In the ongoing guest post series on Daily (W)rite, today we have writer Kelly Gamble holding forth on a topic that really interests me, to tell you the truth–this whole deal about an MFA.
So without further ado I’ll hand this over to Kelly:
You don’t need an MFA to be a great writer—let’s get that out of the way, as it seems to be the biggest debate point in writer circles these days. We all know this, we can all name at least twenty ‘great writers’ who had no training, blah, blah, blah. Okay, that’s done. To MFA or not to MFA is not the question.
I want to talk to those who have decided, for whatever reason, that an MFA is the path they want to pursue and are actively looking into the various programs available. Where is the first place you go when looking at programs? Their websites, of course, all of which are full of shiny things, and since we are writers, shiny things in general, distract us. They are all wonderful, but try to stay focused.
After you have been captivated by each programs residency locations, dazzled by their impressive list of faculty achievements and generally awed by their reported rankings and awards, you need to sit down and ask yourself a very basic question in order to evaluate which program is really right for you.
Why do you want an MFA?
1. I want to be a better writer: Of course, there is no guarantee that getting a graduate degree will make you a better writer. There are a number of books you can buy that will help ‘make you a better writer’ so why an MFA? Two of the most valuable aspects of being in an MFA program are the availability of workshops taught by the impressive faculty that dazzled you above and access to a community of writers, faculty and fellow students, who will be reading and critiquing your work. What workshops are going to be available during your enrollment? Of course they will all be pertinent to writing, but are there enough offered that will suit your individual needs? How selective is the program? (I think this is extremely important. Your fellow students will be critiquing your work, it would be nice to know that they have been selected based on their talent.)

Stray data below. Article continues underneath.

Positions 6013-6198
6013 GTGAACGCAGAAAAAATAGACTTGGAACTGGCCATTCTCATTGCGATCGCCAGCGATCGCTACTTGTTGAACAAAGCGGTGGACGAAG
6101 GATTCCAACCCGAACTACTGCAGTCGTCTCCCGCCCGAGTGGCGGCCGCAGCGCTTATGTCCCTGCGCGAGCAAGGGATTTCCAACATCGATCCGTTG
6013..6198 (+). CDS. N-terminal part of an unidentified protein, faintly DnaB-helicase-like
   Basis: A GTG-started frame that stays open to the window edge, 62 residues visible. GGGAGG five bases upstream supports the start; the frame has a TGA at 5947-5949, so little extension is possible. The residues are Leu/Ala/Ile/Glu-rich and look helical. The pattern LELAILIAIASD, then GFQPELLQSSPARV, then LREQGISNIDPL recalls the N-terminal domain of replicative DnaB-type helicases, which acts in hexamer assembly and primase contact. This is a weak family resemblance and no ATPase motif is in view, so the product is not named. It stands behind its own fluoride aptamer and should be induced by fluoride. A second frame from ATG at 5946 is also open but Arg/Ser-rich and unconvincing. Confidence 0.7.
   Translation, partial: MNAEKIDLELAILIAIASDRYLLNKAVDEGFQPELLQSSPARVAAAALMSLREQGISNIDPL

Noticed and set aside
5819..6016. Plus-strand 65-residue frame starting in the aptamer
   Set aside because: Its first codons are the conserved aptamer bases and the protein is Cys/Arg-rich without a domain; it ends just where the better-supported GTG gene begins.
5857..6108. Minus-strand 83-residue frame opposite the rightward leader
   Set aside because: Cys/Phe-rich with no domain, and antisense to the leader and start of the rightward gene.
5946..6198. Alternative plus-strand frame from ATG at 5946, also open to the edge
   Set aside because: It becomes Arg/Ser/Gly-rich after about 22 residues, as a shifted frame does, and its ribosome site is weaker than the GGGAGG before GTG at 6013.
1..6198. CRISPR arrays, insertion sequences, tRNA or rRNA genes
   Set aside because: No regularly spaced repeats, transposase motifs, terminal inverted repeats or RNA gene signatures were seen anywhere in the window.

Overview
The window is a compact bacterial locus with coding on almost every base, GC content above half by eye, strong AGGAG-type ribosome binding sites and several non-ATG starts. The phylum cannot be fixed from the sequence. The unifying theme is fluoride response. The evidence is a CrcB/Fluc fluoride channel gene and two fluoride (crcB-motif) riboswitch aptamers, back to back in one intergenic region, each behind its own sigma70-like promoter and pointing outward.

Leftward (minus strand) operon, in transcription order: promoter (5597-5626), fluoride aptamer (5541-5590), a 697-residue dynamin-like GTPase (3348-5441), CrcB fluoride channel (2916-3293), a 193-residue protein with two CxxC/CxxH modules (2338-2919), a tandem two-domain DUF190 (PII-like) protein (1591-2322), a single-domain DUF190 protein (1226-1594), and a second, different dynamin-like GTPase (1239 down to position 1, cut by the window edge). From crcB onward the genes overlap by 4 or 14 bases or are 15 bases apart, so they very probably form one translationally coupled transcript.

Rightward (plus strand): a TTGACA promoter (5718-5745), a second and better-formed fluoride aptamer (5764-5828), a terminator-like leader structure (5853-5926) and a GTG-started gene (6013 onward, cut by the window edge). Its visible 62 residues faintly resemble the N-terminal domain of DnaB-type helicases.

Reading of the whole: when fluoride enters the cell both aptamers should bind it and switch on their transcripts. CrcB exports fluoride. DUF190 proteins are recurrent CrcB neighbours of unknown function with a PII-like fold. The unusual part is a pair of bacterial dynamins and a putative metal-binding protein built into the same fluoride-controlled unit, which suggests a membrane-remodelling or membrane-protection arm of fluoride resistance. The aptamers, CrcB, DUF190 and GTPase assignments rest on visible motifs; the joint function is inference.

2. I would additionally like to learn about literary theory: Some programs offer courses as part of their MFA that delve into literary theory. Is this something that you are wanting to learn more about? Ask the questions.
3. I want to write fiction and poetry: Do you want to experiment with different types of writing? Screenwriting, plays, non-fiction, children’s fiction? Short stories, essays, a memoir? Or are you more focused on one thing, say writing a novel. Are there opportunities to work in these other areas?
4. I want to teach: An MFA is a terminal degree. If teaching is something you are interested in, what courses are offered in pedagogy? Are there opportunities to student teach after a certain number of hours have been awarded? Having coursework and experience when you graduate will be extremely important when you start looking for a teaching position.
5. I want to work in a publishing related field: Believe it or not, not everyone in an MFA program believes that the rest of their life will be spent writing books and waiting for the next book contract. They are focusing on the ‘day job’ as well, and would like to do something in a related field. As with the other areas above, inquiring about workshops and courses on publishing is a great idea, but also, add this one to your list of questions: Does the program offer any assistance placing you in an apprenticeship or similar program?
6. I want to publish: Some MFA programs offer access to agents. This is a wonderful opportunity for you to pitch your work, if you are prepared. Do you have a pitch? A query? A synopsis? Does the program offer help or training in preparing these valuable bits?
There are several MFA programs out there, and it is important for you to evaluate them based on what YOU want to get out of the program. Make a list of questions not answered on their websites. Send emails, make calls, get specific answers. Talk to other students, past and present. Then make your list of prospective programs based on your personal goals and submit your best work with your application.
And enjoy the journey….
Kelly Stone Gamble is a freelance writer and author of Ragtown, a historical novel set during the building of the Hoover Dam. She will graduate in January with an MFA in Creative Writing from Southern New Hampshire University. Stop by her blog at www.kellystonegamble.blogspot.com to say hello, or follow her on twitter @KellySGamble